Toronto FC general manager Tim Bezbatchenko calls it a revolution and the MLS team is rolling out the big guns.
Former league MVP Dwayne De Rosario came back on board Thursday and England striker Jermain Defoe is to be unveiled Monday.
It looks like the Spurs star will be joined by U.S. international midfielder Michael Bradley. While Toronto FC officials twisted their tongue into knots Thursday trying not to say anything about Bradley when asked, AS Roma coach Rudi Garcia spilled the beans by confirming that Bradley is on the verge of joining Toronto.
It represents a remarkable shopping spree, one that should jolt life into both Toronto FC while further adding lustre to Major League Soccer itself.
Maple Leaf Sports & Entertainment is shelling out millions to turn what has been the MLS doormat for seven years into a world force.
A club official rejected reports that the combined bill for Defoe and Bradley is $100-million including wages and transfer fees, but the real number probably isn’t that far south.
Like any other sport, the big boys of soccer come with big price tags. And MLS teams may have to overpay to overcome European snobbery.
For a team yet to make the MLS playoffs, Toronto ownership is thinking big — well beyond mere post-season play, according to Bezbatchenko.
“We want to be internationally recognized as a top club,” he said after welcoming De Rosario back at a packed news conference at BMO Field “We want to be competing internationally ... There’s a certain type of player you need to achieve those (goals).”
Defoe, 31, and Bradley, 26, will do nicely.
The 35-year-old De Rosario, a Toronto native who left the club in 2011 after a contract dispute, adds experience, class and local appeal.
Up until now, the only thing world-class about Toronto FC has been its training centre — a $20-million-plus complex that probably rivals all but the top clubs in Europe.
Poor results have led to management and player turnover which have led to poor results which have led to management and player turnover.
MLSE president and CEO Tim Leiweke, who helped bring David Beckham to MLS, is not one for half-measures and, with the backing of the MLSE board, has opened up the vault for Bezbatchenko and manager Ryan Nelsen.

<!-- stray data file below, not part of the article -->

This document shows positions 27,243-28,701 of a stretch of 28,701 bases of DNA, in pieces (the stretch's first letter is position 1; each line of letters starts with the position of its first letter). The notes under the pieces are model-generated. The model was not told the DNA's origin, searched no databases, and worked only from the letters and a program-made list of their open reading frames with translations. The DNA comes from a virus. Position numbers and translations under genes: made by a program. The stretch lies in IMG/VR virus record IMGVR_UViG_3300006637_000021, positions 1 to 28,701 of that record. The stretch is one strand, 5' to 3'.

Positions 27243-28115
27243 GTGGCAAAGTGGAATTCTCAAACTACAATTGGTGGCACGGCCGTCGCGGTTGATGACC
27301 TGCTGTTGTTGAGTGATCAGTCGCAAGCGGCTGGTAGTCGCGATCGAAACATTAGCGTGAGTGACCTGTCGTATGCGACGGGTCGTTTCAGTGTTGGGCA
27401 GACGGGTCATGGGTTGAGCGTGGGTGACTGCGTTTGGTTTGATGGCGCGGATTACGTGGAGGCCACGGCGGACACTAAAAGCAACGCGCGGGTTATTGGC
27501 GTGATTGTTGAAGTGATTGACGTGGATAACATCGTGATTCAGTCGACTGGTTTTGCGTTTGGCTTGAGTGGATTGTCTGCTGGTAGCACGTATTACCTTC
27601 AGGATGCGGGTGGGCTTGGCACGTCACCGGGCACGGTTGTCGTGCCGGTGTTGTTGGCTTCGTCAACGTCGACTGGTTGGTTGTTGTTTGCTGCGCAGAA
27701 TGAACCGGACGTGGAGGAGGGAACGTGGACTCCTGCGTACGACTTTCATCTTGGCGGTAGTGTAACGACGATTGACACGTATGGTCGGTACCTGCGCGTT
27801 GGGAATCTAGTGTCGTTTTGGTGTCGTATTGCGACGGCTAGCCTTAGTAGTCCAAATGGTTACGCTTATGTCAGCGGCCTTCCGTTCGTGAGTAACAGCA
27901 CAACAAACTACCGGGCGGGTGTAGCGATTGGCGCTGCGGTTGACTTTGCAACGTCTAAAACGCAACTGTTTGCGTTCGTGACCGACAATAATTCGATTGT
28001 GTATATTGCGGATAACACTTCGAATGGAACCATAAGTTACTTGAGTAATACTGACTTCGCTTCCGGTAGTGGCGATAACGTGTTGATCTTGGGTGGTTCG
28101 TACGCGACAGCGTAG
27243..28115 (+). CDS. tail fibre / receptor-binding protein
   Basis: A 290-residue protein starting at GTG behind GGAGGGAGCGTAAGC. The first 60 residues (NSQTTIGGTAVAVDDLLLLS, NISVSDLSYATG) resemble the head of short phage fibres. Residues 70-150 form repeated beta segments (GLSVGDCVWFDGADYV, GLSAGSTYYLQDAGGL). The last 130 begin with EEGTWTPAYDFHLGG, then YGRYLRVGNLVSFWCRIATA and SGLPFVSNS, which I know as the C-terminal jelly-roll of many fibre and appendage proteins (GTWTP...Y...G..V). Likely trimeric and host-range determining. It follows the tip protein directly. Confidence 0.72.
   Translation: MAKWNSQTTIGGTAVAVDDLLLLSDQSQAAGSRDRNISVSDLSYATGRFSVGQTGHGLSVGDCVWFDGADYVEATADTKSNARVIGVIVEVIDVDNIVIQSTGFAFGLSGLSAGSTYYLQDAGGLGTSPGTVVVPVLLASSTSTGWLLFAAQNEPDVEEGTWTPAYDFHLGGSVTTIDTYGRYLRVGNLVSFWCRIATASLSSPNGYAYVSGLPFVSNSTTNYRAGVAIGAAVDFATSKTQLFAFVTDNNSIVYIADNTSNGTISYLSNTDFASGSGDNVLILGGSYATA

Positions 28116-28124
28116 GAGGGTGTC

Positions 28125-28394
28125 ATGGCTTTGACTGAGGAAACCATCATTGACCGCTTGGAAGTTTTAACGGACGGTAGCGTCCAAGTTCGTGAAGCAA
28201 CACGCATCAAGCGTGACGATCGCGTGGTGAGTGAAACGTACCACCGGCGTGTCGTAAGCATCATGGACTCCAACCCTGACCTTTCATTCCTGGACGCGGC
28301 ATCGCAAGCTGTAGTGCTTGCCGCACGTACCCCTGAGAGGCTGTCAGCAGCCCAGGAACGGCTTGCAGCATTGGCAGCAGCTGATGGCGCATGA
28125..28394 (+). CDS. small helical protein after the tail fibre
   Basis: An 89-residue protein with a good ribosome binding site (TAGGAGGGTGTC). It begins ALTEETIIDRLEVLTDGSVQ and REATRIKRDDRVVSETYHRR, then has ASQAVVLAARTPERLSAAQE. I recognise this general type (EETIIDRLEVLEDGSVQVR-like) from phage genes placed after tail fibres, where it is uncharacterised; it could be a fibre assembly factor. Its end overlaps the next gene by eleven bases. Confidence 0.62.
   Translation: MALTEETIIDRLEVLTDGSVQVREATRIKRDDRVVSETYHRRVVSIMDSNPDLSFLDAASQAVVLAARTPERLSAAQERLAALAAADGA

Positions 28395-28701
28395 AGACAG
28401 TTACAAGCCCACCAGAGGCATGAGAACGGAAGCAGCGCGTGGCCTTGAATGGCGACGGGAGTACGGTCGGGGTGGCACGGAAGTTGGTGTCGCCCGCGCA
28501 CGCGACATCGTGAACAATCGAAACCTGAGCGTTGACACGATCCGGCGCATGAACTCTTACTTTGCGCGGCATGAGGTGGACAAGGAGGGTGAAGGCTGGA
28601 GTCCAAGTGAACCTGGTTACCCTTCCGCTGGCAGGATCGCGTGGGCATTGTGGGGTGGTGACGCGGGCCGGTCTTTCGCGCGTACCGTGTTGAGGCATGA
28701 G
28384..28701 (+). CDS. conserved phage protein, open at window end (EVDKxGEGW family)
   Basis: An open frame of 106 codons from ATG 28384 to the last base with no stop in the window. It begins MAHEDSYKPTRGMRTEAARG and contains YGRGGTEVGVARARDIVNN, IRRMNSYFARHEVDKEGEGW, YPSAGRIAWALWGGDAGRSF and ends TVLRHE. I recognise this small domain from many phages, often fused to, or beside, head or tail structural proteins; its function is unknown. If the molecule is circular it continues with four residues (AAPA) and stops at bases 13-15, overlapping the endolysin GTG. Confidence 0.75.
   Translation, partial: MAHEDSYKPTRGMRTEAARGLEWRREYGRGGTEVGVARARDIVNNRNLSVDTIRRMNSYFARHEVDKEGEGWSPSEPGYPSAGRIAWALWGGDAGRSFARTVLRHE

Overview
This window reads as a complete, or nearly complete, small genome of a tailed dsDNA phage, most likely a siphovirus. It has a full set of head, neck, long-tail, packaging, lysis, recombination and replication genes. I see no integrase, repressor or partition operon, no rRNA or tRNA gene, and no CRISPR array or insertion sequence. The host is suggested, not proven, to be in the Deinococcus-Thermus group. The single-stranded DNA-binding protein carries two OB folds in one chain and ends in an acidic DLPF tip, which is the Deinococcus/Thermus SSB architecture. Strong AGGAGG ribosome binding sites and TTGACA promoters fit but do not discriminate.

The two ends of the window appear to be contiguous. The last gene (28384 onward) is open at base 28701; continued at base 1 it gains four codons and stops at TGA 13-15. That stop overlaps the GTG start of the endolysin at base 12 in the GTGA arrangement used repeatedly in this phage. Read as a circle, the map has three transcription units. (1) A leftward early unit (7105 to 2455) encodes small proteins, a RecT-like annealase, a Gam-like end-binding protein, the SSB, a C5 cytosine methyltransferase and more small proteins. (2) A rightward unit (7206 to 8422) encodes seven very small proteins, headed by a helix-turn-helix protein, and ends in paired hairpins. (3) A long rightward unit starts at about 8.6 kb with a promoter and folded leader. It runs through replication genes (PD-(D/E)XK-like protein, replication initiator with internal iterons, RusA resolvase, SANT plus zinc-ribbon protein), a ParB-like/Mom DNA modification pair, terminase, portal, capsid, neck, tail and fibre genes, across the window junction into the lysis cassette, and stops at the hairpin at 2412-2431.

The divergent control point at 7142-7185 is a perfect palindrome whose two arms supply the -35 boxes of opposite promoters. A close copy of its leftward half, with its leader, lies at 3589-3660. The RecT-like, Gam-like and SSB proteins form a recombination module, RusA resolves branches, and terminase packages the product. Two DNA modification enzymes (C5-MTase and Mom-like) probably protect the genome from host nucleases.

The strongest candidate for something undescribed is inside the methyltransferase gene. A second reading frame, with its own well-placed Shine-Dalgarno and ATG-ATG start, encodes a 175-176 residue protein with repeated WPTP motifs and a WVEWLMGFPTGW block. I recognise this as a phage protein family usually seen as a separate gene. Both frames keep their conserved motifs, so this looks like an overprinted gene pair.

The team has a vision — and buckets of cash to back it up.
“In all honesty it wasn’t a really hard sell when you just tell them where we’re going to go,” Nelsen said in describing his sales job to De Rosario.
Unfortunately for De Rosario, under the MLS salary cap rules, only a few get to cash in.
De Rosario, who ranks sixth on the all-time MLS scoring list with 103 goals, made $654,300 in 2013. He will undoubtedly earn less in Toronto, but said his return to Toronto is about more than money.
“For me right now it’s about winning ... You can’t put a price on that,” he said.
It’s a comment that speaks volumes about today’s De Rosario, who once was all about the numbers on his paycheque. Remember the 2010 goal celebration that saw him pretend to sign a cheque, by way of showcasing his financial discontent in Toronto.
Once seemingly more concerned about the De Rosario brand than anything else, the veteran midfielder has changed his stripes in recent years.
With the national team, he has worn the captain’s armband and, at a Canada training camp in Arizona in early 2013, went out of his way to connect with younger players.
The new galaxy of TFC stars will probably have to build bridges with their lesser-paid teammates. Fullback Ryan Richter, for example, made $34,125 last season while several others made US$46,500.
MLS is a league of have- and have-nots. Most Toronto players will be more acquainted with a Metropass than a Porsche.
Jordan Hamilton isn’t complaining, however. Toronto FC also announced the signing of the 17-year-old academy product Thursday.
“A dream, come true,” said the young forward.
A dream that may include training next to Defoe.
“To be practising alongside Defoe, what more could a 17-year-old ask for,” Hamilton said with amazement.